The course showed me that this type of healing and care issn’t about the future; it’s about what we are doing, in action, right now, and how we can incorporate these things on a regular basis to re-build the broken connections between mind, spirit and body.

I was reminded of how important it is to learn to just be with myself, in this body in a way that feels right for me. This means touching in regularly to hold ourselves in a positive space, both literally and figuratively.

This is probably the best gift that we can give ourselves—even if it’s just five minutes a day.

Imagine how different life would be if we just created more space to tune in and understand the ways in which our body relationships frame every element of our lives—there is so much depth here that all too often goes ignored.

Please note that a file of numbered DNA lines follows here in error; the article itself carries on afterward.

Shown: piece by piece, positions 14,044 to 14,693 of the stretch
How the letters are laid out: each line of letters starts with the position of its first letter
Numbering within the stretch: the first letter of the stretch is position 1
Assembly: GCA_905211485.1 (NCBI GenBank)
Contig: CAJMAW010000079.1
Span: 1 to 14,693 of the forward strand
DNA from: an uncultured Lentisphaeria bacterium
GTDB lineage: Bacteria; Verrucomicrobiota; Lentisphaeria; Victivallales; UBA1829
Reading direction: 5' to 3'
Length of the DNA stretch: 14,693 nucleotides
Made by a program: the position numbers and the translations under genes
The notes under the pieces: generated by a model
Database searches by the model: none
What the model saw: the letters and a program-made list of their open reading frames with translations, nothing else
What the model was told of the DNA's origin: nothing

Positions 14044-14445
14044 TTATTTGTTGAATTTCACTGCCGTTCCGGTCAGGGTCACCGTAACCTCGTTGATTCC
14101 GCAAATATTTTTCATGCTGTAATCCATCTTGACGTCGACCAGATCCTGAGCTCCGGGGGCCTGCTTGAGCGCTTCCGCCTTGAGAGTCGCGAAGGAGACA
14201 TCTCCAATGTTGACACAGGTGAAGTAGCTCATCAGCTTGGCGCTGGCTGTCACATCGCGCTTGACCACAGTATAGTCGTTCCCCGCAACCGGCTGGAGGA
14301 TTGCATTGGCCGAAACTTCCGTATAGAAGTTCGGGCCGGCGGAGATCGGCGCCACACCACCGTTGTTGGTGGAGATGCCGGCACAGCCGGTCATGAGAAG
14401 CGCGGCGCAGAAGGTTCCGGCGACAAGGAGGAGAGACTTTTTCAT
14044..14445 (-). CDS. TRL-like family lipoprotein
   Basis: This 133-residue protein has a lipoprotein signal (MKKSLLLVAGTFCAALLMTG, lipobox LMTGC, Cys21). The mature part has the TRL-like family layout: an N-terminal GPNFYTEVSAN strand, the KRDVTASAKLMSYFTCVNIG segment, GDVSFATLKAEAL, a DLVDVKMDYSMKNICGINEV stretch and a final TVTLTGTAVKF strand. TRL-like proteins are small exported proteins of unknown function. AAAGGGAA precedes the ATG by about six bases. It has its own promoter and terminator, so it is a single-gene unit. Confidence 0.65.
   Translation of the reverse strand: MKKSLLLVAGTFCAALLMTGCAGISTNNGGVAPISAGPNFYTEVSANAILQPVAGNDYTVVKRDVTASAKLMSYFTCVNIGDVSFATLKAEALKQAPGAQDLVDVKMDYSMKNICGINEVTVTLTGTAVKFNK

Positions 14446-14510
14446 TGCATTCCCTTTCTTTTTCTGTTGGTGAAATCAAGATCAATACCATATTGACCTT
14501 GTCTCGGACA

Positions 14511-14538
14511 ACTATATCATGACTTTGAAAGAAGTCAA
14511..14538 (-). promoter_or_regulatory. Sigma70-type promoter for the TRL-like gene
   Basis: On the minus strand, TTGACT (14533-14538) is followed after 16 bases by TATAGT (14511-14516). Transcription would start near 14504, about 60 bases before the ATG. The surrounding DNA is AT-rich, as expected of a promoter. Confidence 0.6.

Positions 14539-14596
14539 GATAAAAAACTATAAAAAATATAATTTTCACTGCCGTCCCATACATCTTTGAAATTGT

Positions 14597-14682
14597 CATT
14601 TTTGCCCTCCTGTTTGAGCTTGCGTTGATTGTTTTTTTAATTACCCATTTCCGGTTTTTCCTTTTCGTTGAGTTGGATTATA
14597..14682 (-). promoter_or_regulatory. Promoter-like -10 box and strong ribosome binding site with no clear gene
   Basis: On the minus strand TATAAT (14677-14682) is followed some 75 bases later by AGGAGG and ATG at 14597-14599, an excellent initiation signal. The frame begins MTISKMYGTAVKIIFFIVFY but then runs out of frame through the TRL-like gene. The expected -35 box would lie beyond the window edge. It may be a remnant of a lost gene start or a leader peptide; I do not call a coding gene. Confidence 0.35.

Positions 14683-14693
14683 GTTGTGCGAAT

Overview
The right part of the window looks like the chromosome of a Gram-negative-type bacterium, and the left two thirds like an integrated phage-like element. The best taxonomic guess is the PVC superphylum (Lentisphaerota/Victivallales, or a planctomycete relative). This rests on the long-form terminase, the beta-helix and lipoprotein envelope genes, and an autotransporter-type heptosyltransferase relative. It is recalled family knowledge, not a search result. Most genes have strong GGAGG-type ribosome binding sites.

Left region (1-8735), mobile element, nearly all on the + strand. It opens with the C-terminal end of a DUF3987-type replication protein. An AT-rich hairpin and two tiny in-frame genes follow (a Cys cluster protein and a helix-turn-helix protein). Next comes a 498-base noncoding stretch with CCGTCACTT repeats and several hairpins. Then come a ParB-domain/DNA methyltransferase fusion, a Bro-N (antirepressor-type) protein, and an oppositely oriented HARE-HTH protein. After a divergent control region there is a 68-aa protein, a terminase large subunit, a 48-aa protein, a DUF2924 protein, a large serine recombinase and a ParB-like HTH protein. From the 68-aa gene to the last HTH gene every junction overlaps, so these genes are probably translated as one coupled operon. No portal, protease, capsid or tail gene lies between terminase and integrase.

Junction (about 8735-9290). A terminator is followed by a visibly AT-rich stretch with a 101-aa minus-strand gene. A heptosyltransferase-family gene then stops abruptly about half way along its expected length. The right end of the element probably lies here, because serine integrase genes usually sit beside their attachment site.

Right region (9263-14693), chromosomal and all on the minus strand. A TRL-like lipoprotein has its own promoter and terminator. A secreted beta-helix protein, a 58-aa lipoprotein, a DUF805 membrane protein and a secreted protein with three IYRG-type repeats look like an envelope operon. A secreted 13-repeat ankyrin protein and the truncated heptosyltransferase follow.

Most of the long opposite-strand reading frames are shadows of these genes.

There is clearly a desperate need for us to get back in touch with ourselves, and Kate’s course is a perfect place to begin and continue. Thank you Kate and crew for offering such a sweet array of accessible and empowering tools to help us understand ourselves in a new light.

Here’s to us all finding new ways to love ourselves on this journey.



Posted in Community, Creating, fat shaming, fitness, Food, Health, Love, mental health, mindfulness, self love, well being, writing | Tagged , , | Leave a comment